Planetary exploration is still a priority for our nation and the world at large as a key piece of the space agenda. While no person has walked on the moon since 1972, robots are currently exploring several other planets. These robots have traditionally been remote-controlled by human operators from a ground station on Earth. However, as we begin to think about sending people to the Moon, Mars, and beyond, it is likely that a robot will work alongside the people that we send. How can we make robots collaborate with those people? How can they act autonomously in uncertain settings? How can they learn from their mistakes (and ours) to improve themselves and their ability to work with us? How do humans react when teamed with a robot? These are the questions that drive modern robotics where space is concerned.

David Feil-Seifer is an Associate Professor in Computer Science and Engineering at the University of Nevada, Reno. His primary research interests are Socially Assistive Robotics (SAR), Socially Aware Navigation, Human-Robot Collaboration. His research is motivated by the potential for SAR to address health-care crises that stem from a lack of qualified care professionals for an ever-growing population in need of personalized care as well as the uses for aerial robots for emergency management and disaster mitigation.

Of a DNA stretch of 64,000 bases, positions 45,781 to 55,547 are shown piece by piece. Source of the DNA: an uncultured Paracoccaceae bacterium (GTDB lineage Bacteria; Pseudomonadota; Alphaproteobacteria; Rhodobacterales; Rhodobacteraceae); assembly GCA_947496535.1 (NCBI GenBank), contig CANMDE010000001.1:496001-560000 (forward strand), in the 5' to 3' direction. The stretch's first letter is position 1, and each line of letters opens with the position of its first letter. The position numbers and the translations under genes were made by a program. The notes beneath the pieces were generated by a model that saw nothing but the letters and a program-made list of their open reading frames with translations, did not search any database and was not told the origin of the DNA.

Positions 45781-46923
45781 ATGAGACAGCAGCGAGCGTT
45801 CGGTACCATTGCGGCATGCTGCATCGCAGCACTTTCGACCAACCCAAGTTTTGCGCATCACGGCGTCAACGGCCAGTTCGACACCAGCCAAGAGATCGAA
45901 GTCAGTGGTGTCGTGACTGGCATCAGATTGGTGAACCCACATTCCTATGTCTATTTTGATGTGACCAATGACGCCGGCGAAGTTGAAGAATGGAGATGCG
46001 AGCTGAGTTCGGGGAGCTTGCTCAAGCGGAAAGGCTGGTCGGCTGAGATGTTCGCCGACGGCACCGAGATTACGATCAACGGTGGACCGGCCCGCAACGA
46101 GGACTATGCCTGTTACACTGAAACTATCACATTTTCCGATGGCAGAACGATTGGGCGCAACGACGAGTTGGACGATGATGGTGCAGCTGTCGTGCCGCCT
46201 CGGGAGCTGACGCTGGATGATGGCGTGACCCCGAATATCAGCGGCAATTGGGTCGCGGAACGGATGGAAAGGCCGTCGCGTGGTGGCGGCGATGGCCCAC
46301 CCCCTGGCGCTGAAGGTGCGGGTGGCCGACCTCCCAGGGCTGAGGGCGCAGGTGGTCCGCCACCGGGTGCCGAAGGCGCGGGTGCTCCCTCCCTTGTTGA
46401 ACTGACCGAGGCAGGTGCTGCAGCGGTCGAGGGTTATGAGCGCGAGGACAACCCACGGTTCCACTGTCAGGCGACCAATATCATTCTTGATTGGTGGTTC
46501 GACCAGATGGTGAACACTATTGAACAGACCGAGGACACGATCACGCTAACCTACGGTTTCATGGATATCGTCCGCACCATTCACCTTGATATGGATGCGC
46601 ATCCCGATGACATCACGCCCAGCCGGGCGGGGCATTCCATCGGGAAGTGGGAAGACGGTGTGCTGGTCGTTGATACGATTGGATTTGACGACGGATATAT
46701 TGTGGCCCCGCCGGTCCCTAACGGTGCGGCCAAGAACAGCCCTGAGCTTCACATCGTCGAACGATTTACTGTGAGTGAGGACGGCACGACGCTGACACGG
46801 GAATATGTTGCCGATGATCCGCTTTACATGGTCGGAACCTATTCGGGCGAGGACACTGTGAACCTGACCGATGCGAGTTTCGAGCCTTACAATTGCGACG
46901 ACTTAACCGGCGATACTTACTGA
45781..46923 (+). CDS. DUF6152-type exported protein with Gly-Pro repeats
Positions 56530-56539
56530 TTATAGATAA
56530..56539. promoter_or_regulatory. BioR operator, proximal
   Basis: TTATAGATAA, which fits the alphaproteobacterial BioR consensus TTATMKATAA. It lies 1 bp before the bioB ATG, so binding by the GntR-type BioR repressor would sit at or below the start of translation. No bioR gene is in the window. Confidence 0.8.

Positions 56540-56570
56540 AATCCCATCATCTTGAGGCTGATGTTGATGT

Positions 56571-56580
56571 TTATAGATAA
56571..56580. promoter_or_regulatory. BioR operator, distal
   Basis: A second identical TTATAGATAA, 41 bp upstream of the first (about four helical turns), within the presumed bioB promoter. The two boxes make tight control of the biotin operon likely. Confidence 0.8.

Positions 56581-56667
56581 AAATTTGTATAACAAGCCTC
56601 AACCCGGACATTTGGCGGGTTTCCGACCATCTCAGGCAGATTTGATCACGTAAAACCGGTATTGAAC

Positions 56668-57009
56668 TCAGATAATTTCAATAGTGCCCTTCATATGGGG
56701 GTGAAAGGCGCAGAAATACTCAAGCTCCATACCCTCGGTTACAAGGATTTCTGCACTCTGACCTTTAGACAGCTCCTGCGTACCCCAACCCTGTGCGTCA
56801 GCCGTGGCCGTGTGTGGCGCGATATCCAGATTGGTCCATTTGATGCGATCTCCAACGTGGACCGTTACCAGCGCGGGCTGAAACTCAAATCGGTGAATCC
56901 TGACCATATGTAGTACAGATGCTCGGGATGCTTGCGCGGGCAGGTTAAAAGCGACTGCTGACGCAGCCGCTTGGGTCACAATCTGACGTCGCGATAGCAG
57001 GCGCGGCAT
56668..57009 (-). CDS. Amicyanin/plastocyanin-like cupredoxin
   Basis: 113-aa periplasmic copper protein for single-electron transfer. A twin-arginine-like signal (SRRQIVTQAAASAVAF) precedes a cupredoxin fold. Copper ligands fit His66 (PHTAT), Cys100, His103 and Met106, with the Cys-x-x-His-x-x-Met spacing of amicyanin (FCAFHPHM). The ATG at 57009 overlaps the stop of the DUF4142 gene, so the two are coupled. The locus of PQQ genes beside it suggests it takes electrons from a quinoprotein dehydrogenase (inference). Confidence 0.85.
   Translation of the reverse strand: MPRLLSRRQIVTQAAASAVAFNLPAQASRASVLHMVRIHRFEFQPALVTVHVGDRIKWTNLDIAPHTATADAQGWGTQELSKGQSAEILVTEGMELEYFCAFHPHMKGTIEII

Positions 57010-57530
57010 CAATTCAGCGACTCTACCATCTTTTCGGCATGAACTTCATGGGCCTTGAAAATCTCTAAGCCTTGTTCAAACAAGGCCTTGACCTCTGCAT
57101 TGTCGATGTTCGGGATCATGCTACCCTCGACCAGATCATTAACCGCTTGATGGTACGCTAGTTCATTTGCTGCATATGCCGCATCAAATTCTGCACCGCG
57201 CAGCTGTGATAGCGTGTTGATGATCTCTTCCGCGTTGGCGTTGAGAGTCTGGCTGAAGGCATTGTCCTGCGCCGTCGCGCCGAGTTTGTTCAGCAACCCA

Prior to his tenure at UNR, he was a Postdoctoral Associate at Yale University at the Social Robotics Lab under the direction of Prof. Brian Scassellati. He was awarded a National Science Foundation/Computing Research Association Computing Innovation Fellowship to support his postdoctoral work. He received a B.S. in Computer Science from the University of Rochester and a M.S. and Ph.D. in Computer Science from the Viterbi School of Engineering (VSoE) at the University of Southern California (USC) under the direction of Prof. Maja Matarić. He helped coin the term, Socially Assistive Robotics (SAR), and studied its applications for children with autism spectrum disorders (ASD). He has been awarded the Mellon award for Mentoring, the Order of Arete, and the USC VSoE Best Dissertation award.

The lecture is included in general admission. Admission is $8 for adults and free for members and children age 17 and under.


07/26/2019 14:00:0007/26/2019 15:00:00America/Los_AngelesApollo 11 50th Anniversary Lecture: Robots Working with Humans to Explore Space by David Feil-Seifer, Ph.D.Reno, NV
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